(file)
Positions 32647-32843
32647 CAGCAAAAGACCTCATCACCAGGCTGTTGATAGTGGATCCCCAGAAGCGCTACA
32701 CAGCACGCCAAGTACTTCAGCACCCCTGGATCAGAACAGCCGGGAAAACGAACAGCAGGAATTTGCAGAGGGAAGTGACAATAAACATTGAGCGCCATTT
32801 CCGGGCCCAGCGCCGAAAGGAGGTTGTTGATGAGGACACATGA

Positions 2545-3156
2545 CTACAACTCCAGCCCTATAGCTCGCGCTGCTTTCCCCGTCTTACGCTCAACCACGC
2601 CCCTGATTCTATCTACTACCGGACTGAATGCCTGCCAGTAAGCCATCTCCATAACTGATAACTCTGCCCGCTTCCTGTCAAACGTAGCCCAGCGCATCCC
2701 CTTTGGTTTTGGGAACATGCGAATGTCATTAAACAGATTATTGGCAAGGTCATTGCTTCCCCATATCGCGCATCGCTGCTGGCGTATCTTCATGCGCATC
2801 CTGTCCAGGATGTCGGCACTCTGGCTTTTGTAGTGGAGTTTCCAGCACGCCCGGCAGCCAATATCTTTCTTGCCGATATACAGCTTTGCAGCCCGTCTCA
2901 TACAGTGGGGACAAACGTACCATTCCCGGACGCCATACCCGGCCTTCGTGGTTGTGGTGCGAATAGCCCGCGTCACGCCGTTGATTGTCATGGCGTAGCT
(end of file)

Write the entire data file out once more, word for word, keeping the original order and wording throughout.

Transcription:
Positions 32647-32843
32647 CAGCAAAAGACCTCATCACCAGGCTGTTGATAGTGGATCCCCAGAAGCGCTACA
32701 CAGCACGCCAAGTACTTCAGCACCCCTGGATCAGAACAGCCGGGAAAACGAACAGCAGGAATTTGCAGAGGGAAGTGACAATAAACATTGAGCGCCATTT
32801 CCGGGCCCAGCGCCGAAAGGAGGTTGTTGATGAGGACACATGA

Positions 2545-3156
2545 CTACAACTCCAGCCCTATAGCTCGCGCTGCTTTCCCCGTCTTACGCTCAACCACGC
2601 CCCTGATTCTATCTACTACCGGACTGAATGCCTGCCAGTAAGCCATCTCCATAACTGATAACTCTGCCCGCTTCCTGTCAAACGTAGCCCAGCGCATCCC
2701 CTTTGGTTTTGGGAACATGCGAATGTCATTAAACAGATTATTGGCAAGGTCATTGCTTCCCCATATCGCGCATCGCTGCTGGCGTATCTTCATGCGCATC
2801 CTGTCCAGGATGTCGGCACTCTGGCTTTTGTAGTGGAGTTTCCAGCACGCCCGGCAGCCAATATCTTTCTTGCCGATATACAGCTTTGCAGCCCGTCTCA
2901 TACAGTGGGGACAAACGTACCATTCCCGGACGCCATACCCGGCCTTCGTGGTTGTGGTGCGAATAGCCCGCGTCACGCCGTTGATTGTCATGGCGTAGCT